Top health experts are urging Brits to eat more like our Mediterranean cousins, as a diet rich in fish, fruit, veg and olive oil could help prevent a string of major diseases. Lisa Salmon reports
Mediterranean-style eating has long been thought of as healthy, but now even mainstream medics are singing its praises – and advising that people in the UK take heed.
There’s mounting evidence to suggest that a diet full of fresh fruit, vegetables, fish, beans, wholegrains, nuts and olive oil – all key characteristics of Mediterranean cuisine – could make a significant difference in reducing the risk of illnesses like heart disease, cancer, diabetes and dementia.
Just recently, leading UK doctors collectively wrote to Health Secretary Jeremy Hunt, urging that the Mediterranean diet is given much more priority in the UK.
Sent just before December’s G8 summit on dementia, the letter pointed out that a Mediterranean diet is “possibly the best strategy currently available for tackling dementia”, and stressed that a large body of evidence demonstrates its effectiveness in preventing other chronic diseases too.
The thinking is that, rather than waiting until health problems arise and then seeking medicines, Brits need to be encouraged to prevent illness more, with eating well being a key component.
Cambridge GP Dr Simon Poole, one of the organisers of the letter, says: “With Alzheimer’s cases expected to rise threefold over the next 30 years, and diet and lifestyle clearly dramatically reducing the risk of developing dementia, we feel there’s compelling evidence for more investment in education and health promotion around healthy diet and lifestyle.”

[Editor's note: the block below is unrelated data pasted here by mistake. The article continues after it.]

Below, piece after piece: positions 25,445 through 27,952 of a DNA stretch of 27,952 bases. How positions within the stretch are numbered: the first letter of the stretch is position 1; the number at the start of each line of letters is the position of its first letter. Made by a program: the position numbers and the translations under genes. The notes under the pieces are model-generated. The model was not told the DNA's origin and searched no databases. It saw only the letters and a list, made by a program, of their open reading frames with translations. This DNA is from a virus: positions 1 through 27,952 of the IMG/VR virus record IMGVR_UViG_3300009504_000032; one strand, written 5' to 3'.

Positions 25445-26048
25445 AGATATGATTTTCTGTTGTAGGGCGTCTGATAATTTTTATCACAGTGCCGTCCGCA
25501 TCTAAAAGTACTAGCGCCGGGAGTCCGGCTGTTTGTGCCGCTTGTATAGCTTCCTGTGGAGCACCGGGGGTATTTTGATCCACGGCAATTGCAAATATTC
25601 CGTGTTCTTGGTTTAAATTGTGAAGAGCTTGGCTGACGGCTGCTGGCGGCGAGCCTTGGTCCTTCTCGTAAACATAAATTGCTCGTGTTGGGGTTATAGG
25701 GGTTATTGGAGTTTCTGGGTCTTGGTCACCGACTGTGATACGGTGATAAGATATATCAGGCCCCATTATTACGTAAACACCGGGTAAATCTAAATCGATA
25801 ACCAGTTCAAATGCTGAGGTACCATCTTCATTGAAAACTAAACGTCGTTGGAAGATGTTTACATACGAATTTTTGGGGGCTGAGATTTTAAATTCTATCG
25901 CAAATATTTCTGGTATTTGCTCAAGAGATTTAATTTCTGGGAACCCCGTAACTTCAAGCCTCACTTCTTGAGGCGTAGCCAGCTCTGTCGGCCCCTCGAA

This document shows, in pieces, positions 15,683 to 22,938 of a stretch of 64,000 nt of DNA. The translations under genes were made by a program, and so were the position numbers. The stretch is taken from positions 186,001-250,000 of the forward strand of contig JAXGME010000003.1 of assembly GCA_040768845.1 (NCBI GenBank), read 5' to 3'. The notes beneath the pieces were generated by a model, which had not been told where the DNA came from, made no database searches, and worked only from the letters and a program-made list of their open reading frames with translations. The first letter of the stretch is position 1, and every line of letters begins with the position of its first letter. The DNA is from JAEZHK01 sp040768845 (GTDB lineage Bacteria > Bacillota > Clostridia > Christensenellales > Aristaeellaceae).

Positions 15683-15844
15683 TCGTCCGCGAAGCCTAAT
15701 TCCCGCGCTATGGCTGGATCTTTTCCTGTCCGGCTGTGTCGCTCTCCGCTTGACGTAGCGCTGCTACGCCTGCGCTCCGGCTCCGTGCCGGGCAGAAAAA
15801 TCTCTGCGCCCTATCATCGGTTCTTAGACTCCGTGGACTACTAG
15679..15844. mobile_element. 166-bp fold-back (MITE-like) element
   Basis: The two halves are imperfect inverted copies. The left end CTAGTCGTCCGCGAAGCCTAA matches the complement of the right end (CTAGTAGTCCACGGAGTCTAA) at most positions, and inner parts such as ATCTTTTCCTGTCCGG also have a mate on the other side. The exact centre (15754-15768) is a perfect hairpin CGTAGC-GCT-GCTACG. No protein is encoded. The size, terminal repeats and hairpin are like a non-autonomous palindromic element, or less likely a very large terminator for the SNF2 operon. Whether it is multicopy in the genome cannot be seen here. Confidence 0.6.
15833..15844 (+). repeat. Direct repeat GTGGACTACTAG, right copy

Dr Poole, who runs a non-commercial website (www.tasteofthemed.com) to promote the health benefits of the Mediterranean diet and also imports extra virgin olive oil to the UK, explains that the benefits of the diet are linked to it being ‘high protection/low damage’.
This means it contains relatively small quantities of undesirable saturated fats, but high amounts of vitamin, mineral and antioxidant-packed fruits, vegetables, olive oil and fish oils.
“We’re beginning to understand why all the elements in the Mediterranean diet come together,” he explains. “It’s a balance of polyunsaturates, high monounsaturates in the form of olive oil, low saturated fat because red meat is only consumed once every three or four weeks, and low glycaemic index carbohydrates.
“It’s no one thing,” he adds. “And instead of being boiled out of vegetables, vitamins are absorbed into the olive oil as part of the cooking process.
“It’s a sophisticated relationship between all these foods and the way they’re prepared, and eaten slowly.”
Dr Poole points out that the prevalence of high blood pressure, cardiovascular disease, obesity, cancer and diabetes has historically been significantly lower in Mediterranean countries, like Greece and southern Italy, than in the UK, other northern European countries and the US. This general trend has been confirmed in numerous studies, linking it with the diet of the region.
So why aren’t we all eating Mediterranean?
There are several barriers that prevent many Britons from doing so, Dr Poole believes.
“It involves cooking from scratch and [using] natural, unprocessed ingredients, but we’re in a culture of buy-one-get-one-free and there are more likely to be reductions on unhealthy products than there are on healthy products,” he says.